A diet trend that promotes health and longevity
Is intermittent fasting a step towards a healthier lifestyle? It is generally safe and does not result in energy level disturbances or increased disordered eating behaviours. Research suggests that it increases brain-derived neurotrophic factor, a substance often associated with improved cognitive and mental health outcomes
Obesity is the mother of all ailments. A cornerstone treatment in practice is lifestyle management, which incorporates advice on moderate daily caloric restriction (CR) and physical activity to reduce body weight. With increasing changes in lifestyle and eating habits, it is essential to monitor our score on the weighing balance.
Fasting has been part of human history for thousands of years. It was sometimes used as a medical treatment during ancient times and is still used today in several hospitals. Its rediscovery has contributed to its integration into modern popular diets such as intermittent fasting.
Types of intermittent fasting
Intermittent fasting is a type of popular dietary pattern based on timed periods of fasting, which ensures weight loss. Two overarching types of intermittent fasting are every-other-day complete 24-hour fasting or fasting on 1 or 2 non-consecutive days per week, typically referred to as the 6:1 and 5:2 diets, respectively. Intermittent fasting is becoming a popular alternative; it was the most frequently cited diet pattern in 2020.
Traditionally, we have been tailored to consume 3-4 meals in a day, which perfectly aligned with the lifestyle then, but these days our physical activity has lowered significantly. Our daily steps count has reduced because of access to facilities such as lifts and escalators and extended working hours. We barely get time to devote to our health. Balancing calories is, therefore, a game-changer – either you achieve it through increased physical activity or by cutting down calories on a daily basis. Intermittent fasting is a convenient way to achieve the required calorie balance.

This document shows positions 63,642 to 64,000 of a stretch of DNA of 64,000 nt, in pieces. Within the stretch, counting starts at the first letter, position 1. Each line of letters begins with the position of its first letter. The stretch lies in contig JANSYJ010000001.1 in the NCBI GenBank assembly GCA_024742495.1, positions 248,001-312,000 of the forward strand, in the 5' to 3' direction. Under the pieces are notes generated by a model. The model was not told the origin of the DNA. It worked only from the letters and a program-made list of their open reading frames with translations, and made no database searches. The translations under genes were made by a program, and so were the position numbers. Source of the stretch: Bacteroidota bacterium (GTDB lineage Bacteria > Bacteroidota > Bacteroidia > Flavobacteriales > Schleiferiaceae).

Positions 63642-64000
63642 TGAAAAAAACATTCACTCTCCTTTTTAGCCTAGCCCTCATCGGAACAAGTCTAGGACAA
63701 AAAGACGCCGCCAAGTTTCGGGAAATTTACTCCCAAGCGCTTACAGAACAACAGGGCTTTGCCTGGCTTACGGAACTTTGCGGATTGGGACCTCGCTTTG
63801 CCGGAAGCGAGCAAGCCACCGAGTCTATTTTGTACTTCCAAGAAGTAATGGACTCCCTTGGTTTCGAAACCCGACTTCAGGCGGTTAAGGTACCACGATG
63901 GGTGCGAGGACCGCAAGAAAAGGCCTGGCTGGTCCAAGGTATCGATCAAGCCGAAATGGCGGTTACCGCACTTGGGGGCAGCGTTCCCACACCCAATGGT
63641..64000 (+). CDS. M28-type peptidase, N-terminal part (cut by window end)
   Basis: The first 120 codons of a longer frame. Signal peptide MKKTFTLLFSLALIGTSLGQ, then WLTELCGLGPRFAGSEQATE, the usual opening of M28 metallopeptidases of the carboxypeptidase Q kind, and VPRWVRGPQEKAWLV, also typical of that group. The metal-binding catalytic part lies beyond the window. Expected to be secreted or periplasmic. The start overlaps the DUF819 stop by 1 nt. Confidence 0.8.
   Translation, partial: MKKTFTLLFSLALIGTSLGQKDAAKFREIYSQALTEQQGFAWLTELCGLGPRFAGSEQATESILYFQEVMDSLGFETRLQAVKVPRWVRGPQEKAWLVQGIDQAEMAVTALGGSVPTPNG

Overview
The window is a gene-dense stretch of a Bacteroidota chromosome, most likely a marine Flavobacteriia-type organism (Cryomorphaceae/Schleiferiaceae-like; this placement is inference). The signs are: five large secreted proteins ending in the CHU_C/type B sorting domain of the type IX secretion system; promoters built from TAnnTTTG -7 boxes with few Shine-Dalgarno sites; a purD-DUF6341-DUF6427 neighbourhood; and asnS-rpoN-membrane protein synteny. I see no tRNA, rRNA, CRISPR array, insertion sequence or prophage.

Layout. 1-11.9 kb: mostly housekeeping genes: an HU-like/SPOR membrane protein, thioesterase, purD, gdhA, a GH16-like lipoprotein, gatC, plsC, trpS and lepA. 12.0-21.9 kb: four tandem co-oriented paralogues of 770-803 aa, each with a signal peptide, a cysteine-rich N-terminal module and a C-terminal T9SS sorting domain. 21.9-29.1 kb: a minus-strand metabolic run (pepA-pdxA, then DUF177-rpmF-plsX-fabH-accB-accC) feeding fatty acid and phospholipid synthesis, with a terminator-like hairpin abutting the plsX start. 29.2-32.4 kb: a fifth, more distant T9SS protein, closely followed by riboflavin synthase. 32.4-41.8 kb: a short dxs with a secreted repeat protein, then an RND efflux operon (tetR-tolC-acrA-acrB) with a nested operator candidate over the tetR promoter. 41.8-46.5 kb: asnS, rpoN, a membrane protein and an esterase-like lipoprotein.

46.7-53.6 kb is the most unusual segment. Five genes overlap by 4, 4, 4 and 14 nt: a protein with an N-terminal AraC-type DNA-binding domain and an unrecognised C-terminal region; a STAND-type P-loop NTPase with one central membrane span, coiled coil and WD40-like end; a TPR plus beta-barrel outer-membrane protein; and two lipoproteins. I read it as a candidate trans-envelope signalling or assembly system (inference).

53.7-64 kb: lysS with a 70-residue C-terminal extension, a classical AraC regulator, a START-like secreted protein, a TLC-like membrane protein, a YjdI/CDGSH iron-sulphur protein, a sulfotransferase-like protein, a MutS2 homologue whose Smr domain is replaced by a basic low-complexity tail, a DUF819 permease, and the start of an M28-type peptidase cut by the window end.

Pros and cons of intermittent fasting
According to Krista A et al 2021 study, intermittent fasting is a safe diet therapy that can produce clinically significant weight loss (>5%) and improve several markers of metabolic health in individuals with obesity, diabetes, inflammation, cancer, hypertension and dyslipidemia. It has been linked to better glucose control in both humans and animals and has distinctive mental health considerations as well.
Some studies also found an increase in brain-derived neurotrophic factor (BDNF) via intermittent fasting. BNDF is a substance often associated with improved cognitive and mental health outcomes. It also increases via mental health treatments such as antidepressant medications and psychotherapy, and therefore it is considered a common pathway for the many current psychiatric treatments that improve mental health. Theoretically, if intermittent fasting consistently increased BDNF in humans, this would have a significant utility in benefiting mental health.
Intermittent fasting appears to extend lifespan by both partially overlapping common mechanisms such as the target of rapamycin (TOR) pathway and the circadian clock. Hence, following this diet trend might promote health and longevity.
As every coin has two sides, intermittent fasting regimes are not without risk. Potential risks of this diet include hypoglycaemia, fatigue, weakness, dizziness, hypotension, insomnia, nausea, headache or migraines, syncope, dyspepsia, malnutrition, and excessive hunger.
Every human body is different, and so is its reaction to certain stimuli. Therefore, you need to identify what suits you best by consulting a professional.
(Dr. Divya Rawat is Assistant Professor, UPES School of Health Sciences)